Monday, April 1, 2013

The past week - Part 2

The next couple of days we made our way to Norbury Wharf and then on to Gnosall to pick our mooring spot for the start of the Easter Banter.

Although the sun did occasionally show its face, the wind was still blowing and it was still bitterly cold.
 Icicles hanging from under the bridge

A very cold pheasant. So much so, that he did not even move when we reversed to get a closer look and the official pictures

Once back in Gnosall we had a day up our sleeves before the start of Easter and the banter, so we took a bus in to Stafford for some essential groceries and a bit of touristy stuff.  Still bloody cold though so the touristy stuff was pared back to a bare minimum, while Andrew took a long walk to Maplin's with Alan too see if they could get some items on their lists.

I was sad to see the shops in this building, I would have expected something more in keeping with the history of the building.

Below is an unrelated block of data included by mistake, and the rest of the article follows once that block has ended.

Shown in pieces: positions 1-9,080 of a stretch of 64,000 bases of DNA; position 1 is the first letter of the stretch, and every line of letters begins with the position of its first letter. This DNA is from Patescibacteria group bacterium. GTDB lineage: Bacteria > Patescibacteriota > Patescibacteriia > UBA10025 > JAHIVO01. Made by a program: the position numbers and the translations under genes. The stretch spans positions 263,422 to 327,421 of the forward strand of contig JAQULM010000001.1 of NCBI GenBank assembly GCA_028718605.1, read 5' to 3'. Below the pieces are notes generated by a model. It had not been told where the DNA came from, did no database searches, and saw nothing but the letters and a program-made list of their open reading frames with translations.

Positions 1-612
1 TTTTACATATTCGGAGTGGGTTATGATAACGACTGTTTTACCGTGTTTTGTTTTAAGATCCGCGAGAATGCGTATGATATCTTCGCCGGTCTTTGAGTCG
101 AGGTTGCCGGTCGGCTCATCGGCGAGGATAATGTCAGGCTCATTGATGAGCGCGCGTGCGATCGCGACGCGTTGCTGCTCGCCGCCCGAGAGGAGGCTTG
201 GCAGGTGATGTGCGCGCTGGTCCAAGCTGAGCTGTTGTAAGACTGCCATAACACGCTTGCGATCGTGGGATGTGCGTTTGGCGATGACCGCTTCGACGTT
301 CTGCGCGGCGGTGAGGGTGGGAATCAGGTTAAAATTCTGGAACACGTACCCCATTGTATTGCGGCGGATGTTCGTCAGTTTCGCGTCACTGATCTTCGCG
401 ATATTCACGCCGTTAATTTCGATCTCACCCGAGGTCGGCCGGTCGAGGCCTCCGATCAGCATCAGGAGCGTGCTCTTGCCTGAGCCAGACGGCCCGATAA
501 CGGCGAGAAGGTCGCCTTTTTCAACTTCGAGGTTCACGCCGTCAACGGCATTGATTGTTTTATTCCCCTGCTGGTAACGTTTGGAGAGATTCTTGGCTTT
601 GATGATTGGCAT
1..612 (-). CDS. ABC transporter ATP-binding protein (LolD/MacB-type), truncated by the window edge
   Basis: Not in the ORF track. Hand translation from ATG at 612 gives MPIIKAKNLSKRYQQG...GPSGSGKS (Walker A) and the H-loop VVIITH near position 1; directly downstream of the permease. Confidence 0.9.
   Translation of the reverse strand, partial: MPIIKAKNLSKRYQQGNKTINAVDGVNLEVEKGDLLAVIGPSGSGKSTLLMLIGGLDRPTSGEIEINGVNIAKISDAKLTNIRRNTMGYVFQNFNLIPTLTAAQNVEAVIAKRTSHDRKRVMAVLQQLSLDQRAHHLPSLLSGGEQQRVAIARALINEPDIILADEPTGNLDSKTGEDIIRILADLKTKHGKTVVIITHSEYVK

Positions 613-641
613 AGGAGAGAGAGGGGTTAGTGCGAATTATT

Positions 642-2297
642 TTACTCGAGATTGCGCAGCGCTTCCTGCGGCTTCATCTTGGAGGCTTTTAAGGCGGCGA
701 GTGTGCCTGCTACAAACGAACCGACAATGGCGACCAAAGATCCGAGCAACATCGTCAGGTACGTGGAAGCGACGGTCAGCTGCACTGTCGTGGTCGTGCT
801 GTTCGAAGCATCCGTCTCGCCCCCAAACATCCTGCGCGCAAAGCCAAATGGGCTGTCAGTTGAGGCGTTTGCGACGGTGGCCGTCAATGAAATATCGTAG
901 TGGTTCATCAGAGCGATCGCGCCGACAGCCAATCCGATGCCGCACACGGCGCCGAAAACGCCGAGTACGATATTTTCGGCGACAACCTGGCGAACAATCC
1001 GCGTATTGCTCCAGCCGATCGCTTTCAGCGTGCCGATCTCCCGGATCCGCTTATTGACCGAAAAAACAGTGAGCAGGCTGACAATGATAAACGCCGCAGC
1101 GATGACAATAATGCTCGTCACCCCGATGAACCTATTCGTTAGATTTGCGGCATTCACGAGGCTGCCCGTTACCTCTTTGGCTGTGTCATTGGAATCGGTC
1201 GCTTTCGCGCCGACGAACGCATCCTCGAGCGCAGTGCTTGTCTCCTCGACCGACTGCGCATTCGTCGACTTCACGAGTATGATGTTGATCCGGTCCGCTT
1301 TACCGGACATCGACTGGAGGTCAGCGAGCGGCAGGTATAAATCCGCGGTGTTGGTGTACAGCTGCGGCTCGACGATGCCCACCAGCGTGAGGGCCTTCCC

Info from the Stafford Bourough Council website:

The Ancient High House

The Ancient High House is one of the finest Tudor buildings in the country. Once dominating the skyline of Stafford, it is the largest remaining timber framed town house in England.
Royalty was welcomed to the house in 1642 when King Charles I stayed there en route to Shrewsbury, and the house retains an extensive collection of period furniture and architectural features. It is also the home of the Staffordshire Yeomanry Museum.
Built in around 1595 for the wealthy Dorrington family, the ornate timber framed building is reputed to be the largest surviving timber framed town house in England from the Tudor period.
In 1986 the house opened as a museum and now provides a fascinating glimpse into the lives of the people who have lived there over the centuries. Visit the Civil War Room where King Charles 1st and Prince Rupert stayed during their brief visit to the town; view the Stuart Bedroom with its magnificent four poster bed; admire the elegant splendour of the Wallpaper Room with its Georgian displays; visit Mr. Marson in his Edwardian Shop; and observe the grand comfort of the Victorian Room.

A couple more old buildings !

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